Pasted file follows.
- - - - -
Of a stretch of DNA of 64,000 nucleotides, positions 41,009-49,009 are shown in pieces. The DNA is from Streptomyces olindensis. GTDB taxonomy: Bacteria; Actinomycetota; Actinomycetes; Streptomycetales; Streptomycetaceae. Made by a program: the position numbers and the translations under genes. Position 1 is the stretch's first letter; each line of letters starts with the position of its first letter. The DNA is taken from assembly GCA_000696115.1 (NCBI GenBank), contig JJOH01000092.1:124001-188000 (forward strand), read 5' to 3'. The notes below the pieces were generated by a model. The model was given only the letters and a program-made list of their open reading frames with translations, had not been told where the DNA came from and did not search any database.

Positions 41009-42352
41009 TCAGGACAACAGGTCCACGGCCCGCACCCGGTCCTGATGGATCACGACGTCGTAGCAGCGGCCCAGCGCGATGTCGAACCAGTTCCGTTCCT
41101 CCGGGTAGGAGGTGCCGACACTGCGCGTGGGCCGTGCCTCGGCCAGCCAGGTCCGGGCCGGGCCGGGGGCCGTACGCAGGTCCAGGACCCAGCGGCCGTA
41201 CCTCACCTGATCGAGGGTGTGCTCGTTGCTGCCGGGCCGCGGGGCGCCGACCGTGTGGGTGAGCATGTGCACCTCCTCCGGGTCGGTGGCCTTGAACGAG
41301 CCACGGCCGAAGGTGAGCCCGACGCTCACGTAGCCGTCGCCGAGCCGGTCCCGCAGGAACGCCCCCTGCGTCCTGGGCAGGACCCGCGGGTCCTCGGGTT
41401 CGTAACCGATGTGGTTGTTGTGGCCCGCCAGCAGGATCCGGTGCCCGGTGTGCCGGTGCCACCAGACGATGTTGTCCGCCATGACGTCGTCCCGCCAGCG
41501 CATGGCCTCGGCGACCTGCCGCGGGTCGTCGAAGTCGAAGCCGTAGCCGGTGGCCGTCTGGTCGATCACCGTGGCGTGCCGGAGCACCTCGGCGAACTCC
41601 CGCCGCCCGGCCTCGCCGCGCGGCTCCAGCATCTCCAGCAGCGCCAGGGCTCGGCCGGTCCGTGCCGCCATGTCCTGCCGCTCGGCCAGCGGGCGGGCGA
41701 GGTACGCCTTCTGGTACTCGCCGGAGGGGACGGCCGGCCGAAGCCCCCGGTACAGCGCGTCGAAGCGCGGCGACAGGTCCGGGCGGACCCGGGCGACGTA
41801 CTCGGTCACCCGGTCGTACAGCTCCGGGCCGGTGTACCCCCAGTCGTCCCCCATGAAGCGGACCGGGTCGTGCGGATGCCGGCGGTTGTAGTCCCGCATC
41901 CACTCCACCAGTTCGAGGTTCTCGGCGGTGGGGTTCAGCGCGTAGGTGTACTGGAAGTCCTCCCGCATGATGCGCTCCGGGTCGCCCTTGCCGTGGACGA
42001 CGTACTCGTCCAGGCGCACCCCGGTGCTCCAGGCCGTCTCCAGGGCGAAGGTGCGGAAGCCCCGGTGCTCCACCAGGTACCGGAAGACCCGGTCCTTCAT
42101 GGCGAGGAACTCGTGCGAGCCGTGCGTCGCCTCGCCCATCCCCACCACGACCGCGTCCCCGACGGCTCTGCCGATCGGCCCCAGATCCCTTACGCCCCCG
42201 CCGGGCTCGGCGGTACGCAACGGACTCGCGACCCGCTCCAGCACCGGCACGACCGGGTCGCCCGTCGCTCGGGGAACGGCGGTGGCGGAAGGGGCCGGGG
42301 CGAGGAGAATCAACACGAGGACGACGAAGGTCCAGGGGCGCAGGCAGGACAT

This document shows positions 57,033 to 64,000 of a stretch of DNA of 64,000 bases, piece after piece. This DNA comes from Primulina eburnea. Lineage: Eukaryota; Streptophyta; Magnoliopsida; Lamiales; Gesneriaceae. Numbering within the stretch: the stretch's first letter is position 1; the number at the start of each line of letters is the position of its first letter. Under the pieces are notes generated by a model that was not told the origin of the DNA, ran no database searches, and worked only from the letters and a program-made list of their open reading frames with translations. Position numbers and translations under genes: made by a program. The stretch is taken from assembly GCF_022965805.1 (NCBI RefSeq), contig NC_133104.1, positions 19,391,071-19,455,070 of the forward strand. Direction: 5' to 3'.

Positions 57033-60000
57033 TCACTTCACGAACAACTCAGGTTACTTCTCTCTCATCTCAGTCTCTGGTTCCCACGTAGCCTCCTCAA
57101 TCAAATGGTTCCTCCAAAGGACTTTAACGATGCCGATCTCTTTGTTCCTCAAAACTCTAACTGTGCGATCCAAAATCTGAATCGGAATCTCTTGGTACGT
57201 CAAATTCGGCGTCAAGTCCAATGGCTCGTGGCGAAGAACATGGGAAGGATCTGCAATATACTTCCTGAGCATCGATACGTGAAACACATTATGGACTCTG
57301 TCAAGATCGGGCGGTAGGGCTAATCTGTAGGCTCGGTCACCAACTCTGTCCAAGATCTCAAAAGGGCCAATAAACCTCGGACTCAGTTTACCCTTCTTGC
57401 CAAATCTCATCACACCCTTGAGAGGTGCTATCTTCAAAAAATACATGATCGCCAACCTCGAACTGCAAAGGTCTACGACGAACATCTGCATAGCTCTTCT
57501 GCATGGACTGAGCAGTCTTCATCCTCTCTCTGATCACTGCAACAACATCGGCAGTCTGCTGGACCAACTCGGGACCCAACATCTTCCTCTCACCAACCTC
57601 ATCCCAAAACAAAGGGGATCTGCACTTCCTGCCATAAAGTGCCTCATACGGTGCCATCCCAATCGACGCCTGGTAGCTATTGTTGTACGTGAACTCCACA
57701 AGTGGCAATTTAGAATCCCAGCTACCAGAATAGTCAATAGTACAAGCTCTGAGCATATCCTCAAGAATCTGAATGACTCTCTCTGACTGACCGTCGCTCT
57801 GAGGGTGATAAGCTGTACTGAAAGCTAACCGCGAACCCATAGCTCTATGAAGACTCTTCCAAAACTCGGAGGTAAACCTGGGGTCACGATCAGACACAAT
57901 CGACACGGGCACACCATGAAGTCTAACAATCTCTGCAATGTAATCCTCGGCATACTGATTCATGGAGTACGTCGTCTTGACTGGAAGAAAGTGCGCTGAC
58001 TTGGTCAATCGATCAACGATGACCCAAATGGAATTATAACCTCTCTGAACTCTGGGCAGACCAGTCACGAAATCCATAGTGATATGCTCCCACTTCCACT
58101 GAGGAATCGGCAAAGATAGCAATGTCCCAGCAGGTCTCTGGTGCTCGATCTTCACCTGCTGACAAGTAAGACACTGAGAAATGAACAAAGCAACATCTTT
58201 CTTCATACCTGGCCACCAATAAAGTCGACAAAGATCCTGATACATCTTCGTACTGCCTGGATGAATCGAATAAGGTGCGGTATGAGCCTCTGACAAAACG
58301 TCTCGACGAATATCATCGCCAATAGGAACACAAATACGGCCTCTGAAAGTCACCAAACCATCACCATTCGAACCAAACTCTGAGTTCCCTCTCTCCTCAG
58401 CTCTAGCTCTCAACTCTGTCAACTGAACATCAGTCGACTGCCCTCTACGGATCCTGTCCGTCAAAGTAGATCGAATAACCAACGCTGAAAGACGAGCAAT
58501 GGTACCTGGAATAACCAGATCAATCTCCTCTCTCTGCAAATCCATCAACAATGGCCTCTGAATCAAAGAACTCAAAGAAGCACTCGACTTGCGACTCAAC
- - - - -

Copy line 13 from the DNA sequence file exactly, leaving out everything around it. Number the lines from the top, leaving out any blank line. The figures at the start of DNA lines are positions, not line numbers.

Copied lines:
42001 CGTACTCGTCCAGGCGCACCCCGGTGCTCCAGGCCGTCTCCAGGGCGAAGGTGCGGAAGCCCCGGTGCTCCACCAGGTACCGGAAGACCCGGTCCTTCAT